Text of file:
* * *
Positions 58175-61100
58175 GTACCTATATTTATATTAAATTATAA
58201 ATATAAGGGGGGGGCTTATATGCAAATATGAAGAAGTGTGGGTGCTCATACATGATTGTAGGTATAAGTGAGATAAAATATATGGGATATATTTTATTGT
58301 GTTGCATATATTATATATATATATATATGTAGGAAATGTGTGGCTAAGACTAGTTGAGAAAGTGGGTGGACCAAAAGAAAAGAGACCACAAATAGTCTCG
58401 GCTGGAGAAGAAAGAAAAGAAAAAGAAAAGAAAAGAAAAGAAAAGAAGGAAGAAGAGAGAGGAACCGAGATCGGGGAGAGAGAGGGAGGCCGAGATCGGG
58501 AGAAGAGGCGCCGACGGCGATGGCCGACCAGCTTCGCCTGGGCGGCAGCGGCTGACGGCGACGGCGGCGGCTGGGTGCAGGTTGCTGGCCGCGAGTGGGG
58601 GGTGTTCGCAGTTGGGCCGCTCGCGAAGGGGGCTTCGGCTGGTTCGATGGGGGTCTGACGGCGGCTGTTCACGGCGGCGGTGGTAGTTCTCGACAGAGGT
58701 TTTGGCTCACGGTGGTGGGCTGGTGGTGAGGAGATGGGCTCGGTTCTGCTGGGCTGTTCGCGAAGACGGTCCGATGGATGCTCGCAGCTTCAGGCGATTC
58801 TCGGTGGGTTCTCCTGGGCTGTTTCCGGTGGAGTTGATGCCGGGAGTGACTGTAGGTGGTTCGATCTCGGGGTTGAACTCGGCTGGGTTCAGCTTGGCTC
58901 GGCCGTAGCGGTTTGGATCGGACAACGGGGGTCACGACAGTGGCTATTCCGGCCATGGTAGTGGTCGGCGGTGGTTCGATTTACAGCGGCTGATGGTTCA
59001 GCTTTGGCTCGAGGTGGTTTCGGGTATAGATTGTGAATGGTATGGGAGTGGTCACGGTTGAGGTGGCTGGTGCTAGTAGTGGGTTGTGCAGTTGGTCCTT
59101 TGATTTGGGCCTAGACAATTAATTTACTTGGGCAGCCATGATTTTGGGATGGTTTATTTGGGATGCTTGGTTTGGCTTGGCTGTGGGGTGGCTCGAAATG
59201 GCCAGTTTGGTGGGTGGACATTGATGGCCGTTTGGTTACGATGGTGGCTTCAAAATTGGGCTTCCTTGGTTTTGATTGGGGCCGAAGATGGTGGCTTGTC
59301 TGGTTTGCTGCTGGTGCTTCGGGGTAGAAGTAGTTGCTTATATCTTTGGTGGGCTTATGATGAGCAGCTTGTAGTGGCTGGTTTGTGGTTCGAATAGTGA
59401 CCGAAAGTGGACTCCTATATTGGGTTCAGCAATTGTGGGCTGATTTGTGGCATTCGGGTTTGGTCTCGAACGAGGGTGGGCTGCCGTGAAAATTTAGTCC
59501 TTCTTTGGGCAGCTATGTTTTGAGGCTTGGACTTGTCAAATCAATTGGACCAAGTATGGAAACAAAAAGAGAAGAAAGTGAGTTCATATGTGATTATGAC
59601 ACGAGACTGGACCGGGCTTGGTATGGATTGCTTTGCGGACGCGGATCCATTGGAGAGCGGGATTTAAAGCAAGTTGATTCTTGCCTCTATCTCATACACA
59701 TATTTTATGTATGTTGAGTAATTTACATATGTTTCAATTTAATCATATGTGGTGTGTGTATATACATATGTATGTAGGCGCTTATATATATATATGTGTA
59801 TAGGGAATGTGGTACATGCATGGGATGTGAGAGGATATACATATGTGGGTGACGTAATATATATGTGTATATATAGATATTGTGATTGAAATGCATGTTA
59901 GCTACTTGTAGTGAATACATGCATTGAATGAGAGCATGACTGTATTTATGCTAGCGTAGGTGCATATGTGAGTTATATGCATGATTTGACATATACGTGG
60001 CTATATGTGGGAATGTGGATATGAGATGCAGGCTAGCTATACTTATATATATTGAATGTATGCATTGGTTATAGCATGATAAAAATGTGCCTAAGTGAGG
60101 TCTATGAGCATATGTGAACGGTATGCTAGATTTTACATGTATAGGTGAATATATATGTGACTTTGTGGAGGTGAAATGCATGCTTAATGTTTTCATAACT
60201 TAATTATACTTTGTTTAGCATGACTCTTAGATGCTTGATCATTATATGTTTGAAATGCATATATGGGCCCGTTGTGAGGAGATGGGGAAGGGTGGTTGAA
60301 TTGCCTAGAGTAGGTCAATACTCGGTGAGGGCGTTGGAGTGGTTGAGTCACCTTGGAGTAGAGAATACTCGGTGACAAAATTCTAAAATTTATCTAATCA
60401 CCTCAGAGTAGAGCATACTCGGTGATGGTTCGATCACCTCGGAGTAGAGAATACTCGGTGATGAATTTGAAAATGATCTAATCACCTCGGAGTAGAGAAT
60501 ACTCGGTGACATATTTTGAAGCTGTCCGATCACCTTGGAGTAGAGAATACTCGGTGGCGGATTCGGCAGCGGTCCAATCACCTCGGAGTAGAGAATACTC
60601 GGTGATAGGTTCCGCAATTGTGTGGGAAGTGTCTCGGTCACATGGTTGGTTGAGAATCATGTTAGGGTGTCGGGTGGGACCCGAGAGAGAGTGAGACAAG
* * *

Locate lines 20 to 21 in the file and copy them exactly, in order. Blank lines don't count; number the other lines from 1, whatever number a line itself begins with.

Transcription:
59901 GCTACTTGTAGTGAATACATGCATTGAATGAGAGCATGACTGTATTTATGCTAGCGTAGGTGCATATGTGAGTTATATGCATGATTTGACATATACGTGG
60001 CTATATGTGGGAATGTGGATATGAGATGCAGGCTAGCTATACTTATATATATTGAATGTATGCATTGGTTATAGCATGATAAAAATGTGCCTAAGTGAGG